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Charles H. Booras, MD.
Co-Founder and Editor
Jacksonville Medical Park Online

For the week of: 8/17/98

Question:"Are the new high-protein diets the latest answer to weight loss or just another fad?"

Answer: If you’ve been in bookstores, you’ve probably seen the new diet books that boast the promise of losing weight on high-protein diets and claim that high carbohydrates are dangerous to your health. But trying to lose weight and lower cholesterol via a high-protein diet is not your best bet.

The high-protein hype started in the ‘60s with the Atkins diet. In the’ 70s, it was reincarnated as the Stillman diet. Then in the ‘80s it peaked again as the popular Scarsdale diet. But despite high protein’s questionable past, a new crop of high-protein diet books, such as The Zone and Dr. Atkin’s New Diet Revolution have caught the public's attention again.

Today’s high-protein diet has been modified to include 40% of total calories from carbohydrates, a little more than what was advocated in the past, with fat and protein each providing 30% of total calories.

Keep in mind that all of the major professional health organizations, including the American Heart Association, the National Cholesterol Education Program, and the American Cancer Society, endorse a diet that is composed of 10% to 15% protein, 55% to 60% carbohydrates, and 25% to 30% fat.

To determine your protein needs:

  1. You must first calculate your calorie needs. If you are overweight, multiply your current weight by 10. If you are at your desired weight, multiply your current weight by 15. Example: 160 lbs x 10 = 1600 kcals/day
  2. To find your protein needs: Multiply your caloric needs by 12% (.12).
  3. Divide that number by 4 to see how many grams of protein you should consume daily. Example: 1600 kcal/day X .12 = 192. Divide by 4 calories per gram = 48 grams of protein.

Why High Protein?

The resurgence of high-protein diets is based primarily on the misconception that carbohydrates alone induce weight gain. All of the best-selling high-protein diet books insist that carbohydrates and insulin are the true villains in the battle of the bulge. These programs claim that eating carbohydrates triggers the secretion of insulin, which causes carbohydrates to be taken to the cells and stored as fat instead of being used for energy.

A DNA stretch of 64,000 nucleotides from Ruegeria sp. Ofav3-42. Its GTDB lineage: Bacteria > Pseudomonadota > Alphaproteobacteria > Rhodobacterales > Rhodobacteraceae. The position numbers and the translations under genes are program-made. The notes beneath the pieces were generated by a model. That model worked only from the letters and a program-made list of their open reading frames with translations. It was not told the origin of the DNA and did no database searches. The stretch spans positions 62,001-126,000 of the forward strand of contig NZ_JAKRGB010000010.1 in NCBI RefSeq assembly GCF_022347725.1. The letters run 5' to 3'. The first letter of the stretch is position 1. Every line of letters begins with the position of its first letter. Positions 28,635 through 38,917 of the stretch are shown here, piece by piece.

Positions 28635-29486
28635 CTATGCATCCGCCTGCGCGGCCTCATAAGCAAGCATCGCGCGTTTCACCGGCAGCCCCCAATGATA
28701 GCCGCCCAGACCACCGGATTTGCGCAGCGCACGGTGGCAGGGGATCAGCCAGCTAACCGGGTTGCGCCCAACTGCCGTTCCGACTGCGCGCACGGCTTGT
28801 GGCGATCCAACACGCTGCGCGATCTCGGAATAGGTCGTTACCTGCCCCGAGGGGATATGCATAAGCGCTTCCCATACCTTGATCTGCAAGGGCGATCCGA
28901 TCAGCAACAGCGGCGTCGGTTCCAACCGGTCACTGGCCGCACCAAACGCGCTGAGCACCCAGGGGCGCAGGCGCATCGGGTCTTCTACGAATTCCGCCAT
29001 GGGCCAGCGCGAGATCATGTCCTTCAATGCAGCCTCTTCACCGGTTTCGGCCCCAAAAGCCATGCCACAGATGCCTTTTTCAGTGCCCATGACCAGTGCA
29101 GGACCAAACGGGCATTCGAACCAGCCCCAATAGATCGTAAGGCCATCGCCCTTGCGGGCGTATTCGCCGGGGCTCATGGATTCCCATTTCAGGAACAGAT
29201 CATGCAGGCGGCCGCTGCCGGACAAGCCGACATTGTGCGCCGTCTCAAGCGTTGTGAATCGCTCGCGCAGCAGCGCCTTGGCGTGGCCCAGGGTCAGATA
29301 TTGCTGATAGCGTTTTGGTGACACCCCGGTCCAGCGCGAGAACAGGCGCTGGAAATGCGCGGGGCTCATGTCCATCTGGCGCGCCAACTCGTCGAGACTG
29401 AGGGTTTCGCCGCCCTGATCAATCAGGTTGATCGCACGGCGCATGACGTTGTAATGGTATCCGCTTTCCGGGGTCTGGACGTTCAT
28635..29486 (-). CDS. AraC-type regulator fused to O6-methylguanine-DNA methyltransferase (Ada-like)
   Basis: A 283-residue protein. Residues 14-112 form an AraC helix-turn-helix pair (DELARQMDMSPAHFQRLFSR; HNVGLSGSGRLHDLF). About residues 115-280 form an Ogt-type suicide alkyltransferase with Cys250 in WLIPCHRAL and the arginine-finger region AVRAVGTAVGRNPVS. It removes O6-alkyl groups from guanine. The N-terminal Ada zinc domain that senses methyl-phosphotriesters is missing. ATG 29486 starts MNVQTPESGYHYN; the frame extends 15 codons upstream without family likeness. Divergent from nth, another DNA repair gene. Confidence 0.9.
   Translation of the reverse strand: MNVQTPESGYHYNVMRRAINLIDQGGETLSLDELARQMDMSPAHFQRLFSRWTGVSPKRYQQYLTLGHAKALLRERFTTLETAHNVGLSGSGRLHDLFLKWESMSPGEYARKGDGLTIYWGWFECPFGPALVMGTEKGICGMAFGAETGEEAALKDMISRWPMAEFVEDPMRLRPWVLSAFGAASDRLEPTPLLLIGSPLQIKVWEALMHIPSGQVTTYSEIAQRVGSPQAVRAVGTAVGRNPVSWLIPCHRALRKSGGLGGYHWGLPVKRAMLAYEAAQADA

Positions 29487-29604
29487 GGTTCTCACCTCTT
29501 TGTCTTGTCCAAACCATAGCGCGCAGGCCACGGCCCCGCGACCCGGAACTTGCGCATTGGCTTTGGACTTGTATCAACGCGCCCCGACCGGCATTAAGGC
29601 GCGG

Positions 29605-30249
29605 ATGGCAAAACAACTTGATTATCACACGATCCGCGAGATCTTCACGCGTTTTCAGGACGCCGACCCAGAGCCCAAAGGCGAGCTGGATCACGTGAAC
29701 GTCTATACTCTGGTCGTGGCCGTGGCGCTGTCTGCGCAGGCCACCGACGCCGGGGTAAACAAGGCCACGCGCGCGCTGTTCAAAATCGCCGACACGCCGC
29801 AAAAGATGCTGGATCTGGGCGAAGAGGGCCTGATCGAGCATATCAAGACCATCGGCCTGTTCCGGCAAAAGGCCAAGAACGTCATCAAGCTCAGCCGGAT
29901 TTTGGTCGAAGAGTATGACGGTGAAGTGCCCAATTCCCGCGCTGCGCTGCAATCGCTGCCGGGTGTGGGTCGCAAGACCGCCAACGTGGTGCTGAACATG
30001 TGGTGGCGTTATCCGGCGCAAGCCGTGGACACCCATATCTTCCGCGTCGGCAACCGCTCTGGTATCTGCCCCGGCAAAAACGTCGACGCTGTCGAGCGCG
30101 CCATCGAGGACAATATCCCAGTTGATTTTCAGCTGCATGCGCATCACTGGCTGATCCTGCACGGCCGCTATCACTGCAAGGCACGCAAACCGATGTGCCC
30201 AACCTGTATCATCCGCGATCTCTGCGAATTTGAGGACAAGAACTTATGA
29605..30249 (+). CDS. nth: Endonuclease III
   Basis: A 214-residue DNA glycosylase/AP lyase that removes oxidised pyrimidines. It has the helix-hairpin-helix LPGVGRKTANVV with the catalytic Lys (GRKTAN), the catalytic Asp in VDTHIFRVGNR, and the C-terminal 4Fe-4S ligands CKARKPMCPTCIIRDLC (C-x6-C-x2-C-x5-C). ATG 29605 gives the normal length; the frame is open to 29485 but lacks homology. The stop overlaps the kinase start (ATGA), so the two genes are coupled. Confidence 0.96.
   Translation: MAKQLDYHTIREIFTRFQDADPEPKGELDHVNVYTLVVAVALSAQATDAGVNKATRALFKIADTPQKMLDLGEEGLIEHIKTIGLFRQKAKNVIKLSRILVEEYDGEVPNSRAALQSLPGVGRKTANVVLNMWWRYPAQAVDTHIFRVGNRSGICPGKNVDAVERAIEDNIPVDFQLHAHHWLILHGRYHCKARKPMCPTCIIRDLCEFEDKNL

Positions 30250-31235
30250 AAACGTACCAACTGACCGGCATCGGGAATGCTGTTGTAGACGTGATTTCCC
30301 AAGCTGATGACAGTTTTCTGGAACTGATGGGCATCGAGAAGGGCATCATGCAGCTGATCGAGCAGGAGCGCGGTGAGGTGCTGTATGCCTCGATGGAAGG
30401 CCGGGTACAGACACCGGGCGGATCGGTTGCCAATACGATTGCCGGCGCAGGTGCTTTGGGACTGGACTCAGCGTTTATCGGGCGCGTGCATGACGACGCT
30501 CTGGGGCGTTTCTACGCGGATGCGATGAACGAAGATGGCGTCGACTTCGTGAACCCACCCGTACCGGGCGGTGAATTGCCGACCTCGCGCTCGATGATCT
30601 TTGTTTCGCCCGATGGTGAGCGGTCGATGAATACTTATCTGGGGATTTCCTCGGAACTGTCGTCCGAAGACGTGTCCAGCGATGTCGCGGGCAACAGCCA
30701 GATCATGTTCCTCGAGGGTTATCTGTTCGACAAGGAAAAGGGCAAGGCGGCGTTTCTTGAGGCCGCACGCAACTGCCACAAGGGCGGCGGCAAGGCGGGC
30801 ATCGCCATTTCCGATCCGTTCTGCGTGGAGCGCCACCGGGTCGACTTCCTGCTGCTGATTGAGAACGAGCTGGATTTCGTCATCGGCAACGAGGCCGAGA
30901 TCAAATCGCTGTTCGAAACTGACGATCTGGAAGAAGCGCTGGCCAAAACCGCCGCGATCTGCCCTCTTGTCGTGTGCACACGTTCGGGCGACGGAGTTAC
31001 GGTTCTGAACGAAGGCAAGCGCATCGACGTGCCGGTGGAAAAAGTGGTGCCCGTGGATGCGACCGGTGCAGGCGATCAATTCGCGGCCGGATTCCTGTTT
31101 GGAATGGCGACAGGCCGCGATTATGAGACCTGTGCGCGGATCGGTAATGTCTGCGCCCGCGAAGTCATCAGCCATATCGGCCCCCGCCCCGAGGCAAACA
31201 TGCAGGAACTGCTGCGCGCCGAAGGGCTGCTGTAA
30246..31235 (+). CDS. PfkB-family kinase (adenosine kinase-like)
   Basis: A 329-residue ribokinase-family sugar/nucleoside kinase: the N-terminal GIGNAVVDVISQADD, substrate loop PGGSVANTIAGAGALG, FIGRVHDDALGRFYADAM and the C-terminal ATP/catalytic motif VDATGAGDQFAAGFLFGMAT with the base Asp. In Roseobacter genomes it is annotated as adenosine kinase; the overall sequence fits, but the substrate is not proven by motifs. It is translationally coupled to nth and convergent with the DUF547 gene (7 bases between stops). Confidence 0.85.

Reader Beware...these claims rely on unpublished research or studies that have not been peer reviewed or controlled, meaning they have little respect in the scientific community.

The truth is, all calories from food are converted into glucose to be stored for energy. Glucose is stored as fat only when you have consumed excess calories.

So, it’s your overall calorie intake and not carbohydrates that cause fat to be stored. And besides, foods that are high in protein, such as meats and cheeses, are also high in saturated fat, which we now know will increase blood cholesterol levels if eaten in excess.

High-Protein Pitfalls: Quick Loss, Short Term

High-protein diets have always had the reputation of being able to produce quick weight loss. However, quick doesn’t mean lasting and most of the initial loss from protein diets is water rather than fat. People who manage to stay on high-protein diets also lose weight because these diets restrict carbohydrate calories such as fruits, vegetables, breads, cereals, and legumes. By eliminating so many foods from your diet, you automatically reduce your calorie intake, resulting in a negative calorie balance and therefore weight loss. Unfortunately, you also reduce your intake of fiber and essential vitamins and minerals.

If you look at populations where people have good health and a long lifespan, you’ll find that their eating habits support the wisdom of a high-carbohydrate, moderate-protein diet which is also low in fat. The Japanese eat a diet abundant in rice and vegetables with only small amounts of protein and have a very low incidence of heart disease. Seventh Day Adventists are strict vegetarians who consume mainly grains, legumes, fruits, and vegetables and also have a lower incidence of heart disease compared to the general population. Of course Seventh Day Adventists do not smoke cigarettes and exercise regularly as well.

Healthy Alternatives

If you want to manage your weight and your blood cholesterol level, skip the fad diets and stick with a low fat diet which accounts for less than 30% of your total calories. If you have heart disease, a diet less than 25% fat calories is probably to your advantage. Make sure your diet includes plenty of whole grains, beans, cereals, low fat and non-fat dairy products and at least five servings of fruits and vegetables everyday. Protein foods should be limited to approximately six ounces per day, preferably of lean meat, poultry, fish, low fat dairy products and vegetarian sources.

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